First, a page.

Resource Competition and Community Structure

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Princeton University Press, Aug 21, 1982 - Science - 296 pages
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One of the central questions of ecology is why there are so many different kinds of plants and animals. Here David Tilman presents a theory of how organisms compete for resources and the way their competition promotes diversity. Developing Hutchinson's suggestion that the main cause of diversity is the feeding relations of species, this book builds a mechanistic, resource-based explanation of the structure and functioning of ecological communities. In a detailed analysis of the Park Grass Experiments at the Rothamsted Experimental Station in England, the author demonstrates that the dramatic results of these 120 years of experimentation are consistent with his theory, as are observations in many other natural communities.

The consumer-resource approach of this book is applicable to both animal and plant communities, but the majority of Professor Tilman's discussion concentrates on the structure of plant communities. All theoretical arguments are developed graphically, and formal mathematics is kept to a minimum. The final chapters of the book provide some testable speculations about resources and animal communities and explore such problems as the evolution of "super species," the differences between plant and animal community diversity patterns, and the cause of plant succession.


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What Are Resources?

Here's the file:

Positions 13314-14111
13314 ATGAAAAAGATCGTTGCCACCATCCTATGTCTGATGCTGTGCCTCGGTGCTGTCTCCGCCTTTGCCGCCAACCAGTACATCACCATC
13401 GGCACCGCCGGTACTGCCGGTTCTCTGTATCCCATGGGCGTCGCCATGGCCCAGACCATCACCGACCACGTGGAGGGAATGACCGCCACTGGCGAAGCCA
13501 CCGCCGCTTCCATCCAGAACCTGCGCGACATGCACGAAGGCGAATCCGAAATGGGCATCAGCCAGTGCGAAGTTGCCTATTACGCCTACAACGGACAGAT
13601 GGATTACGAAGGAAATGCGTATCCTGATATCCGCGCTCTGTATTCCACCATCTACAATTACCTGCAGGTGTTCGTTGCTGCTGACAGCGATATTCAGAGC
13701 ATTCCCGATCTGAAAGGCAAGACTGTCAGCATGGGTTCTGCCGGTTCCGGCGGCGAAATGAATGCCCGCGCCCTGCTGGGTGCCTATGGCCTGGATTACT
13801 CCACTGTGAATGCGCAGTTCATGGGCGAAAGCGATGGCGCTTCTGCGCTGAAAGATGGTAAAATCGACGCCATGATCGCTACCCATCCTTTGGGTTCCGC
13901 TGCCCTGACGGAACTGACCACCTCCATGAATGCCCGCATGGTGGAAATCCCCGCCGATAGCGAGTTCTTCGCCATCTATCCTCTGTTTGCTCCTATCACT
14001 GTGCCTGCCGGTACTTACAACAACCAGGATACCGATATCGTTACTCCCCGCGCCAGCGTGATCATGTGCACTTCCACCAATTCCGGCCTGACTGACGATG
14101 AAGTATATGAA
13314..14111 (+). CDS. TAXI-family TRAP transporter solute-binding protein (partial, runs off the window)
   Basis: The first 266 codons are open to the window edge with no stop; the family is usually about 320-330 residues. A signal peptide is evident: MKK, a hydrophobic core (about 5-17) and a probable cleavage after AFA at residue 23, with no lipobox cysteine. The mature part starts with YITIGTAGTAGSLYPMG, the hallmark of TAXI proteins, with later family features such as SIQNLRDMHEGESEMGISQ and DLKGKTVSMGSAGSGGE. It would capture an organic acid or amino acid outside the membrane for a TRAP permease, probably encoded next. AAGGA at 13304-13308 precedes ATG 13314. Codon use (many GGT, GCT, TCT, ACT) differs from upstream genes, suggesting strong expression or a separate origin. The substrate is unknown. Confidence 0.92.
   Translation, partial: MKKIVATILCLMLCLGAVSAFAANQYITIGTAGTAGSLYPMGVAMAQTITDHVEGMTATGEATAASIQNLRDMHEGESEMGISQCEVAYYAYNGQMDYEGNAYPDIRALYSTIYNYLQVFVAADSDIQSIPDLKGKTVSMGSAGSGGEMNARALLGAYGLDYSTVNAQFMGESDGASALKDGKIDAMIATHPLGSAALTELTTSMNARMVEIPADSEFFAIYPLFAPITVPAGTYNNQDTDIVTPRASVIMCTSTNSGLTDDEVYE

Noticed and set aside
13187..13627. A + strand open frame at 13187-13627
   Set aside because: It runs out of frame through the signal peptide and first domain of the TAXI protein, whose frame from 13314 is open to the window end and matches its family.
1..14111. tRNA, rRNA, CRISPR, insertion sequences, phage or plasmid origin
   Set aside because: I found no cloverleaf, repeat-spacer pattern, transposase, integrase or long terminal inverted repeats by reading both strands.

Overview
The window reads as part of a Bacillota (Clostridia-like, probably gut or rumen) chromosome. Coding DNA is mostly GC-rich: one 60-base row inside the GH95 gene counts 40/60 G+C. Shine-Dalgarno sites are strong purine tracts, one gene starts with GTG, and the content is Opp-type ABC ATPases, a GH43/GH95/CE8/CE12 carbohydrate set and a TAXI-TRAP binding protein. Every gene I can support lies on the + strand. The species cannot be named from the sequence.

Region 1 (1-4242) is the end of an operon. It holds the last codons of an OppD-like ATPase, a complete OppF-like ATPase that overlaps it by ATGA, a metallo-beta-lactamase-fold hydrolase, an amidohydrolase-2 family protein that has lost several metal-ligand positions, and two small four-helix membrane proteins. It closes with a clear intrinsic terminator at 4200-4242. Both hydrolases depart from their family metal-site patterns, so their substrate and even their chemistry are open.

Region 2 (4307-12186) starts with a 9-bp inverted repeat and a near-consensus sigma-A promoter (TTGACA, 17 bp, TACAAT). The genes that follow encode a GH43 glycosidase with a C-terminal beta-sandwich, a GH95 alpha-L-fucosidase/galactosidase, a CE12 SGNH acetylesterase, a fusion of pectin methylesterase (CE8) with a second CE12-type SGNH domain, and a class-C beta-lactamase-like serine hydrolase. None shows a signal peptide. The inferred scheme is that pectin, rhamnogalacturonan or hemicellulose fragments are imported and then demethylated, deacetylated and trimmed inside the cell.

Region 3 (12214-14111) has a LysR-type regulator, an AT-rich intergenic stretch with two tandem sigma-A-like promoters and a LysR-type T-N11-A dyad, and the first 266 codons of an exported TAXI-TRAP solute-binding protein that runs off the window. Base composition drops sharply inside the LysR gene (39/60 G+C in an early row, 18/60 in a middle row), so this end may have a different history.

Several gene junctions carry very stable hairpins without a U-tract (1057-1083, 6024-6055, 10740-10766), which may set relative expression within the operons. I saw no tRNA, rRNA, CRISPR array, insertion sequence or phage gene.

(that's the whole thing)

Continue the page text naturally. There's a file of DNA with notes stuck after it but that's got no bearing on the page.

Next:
Competition for a Single Resource
Competition for Two Resources
Spatial Heterogeneity Resource Richness and Species Diversity
Resource Ratios and the Species Composition of Plant Communities
A Comparison with Classical Competition Theory
Space as a Resource Disturbance and Community Structure
Concluding Questions and Speculations
Author Index
Subject Index

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Page 273 - BEADLE, NCW 1954. Soil phosphate and the delimitation of plant communities in eastern Australia. Ecology 35 : 370-375.
Page 279 - EM 1970. Competition for nutrients by marine phytoplankton in oceanic, coastal, and estuarine regions.
Page 275 - Haydock. 1958. Soil phosphate and vegetal pattern in some natural communities of southeastern Queensland, Australia.
Page 282 - Soil-plant relationships in a Eucalyptus forest on the south coast of New South Wales.
Page 287 - CL 1978. Population responses of Lake Michigan phytoplankton to nitrogen and phosphorus enrichment. Hydrobiologia, 57, pp.
Page 287 - PATRICIA (1957) Dark Island Heath (Ninety Mile Plain, South Australia). I. Definition of the ecosystem.
Page 273 - JB COPE, - 1964 - Vegetation and soils in an eastern Indiana woods. Ecology 45: 777—792.
Page 283 - Monod, J. 1950. La technique de culture continue; théorie et applications. Ann. Inst. Pasteur 79: 390-410.

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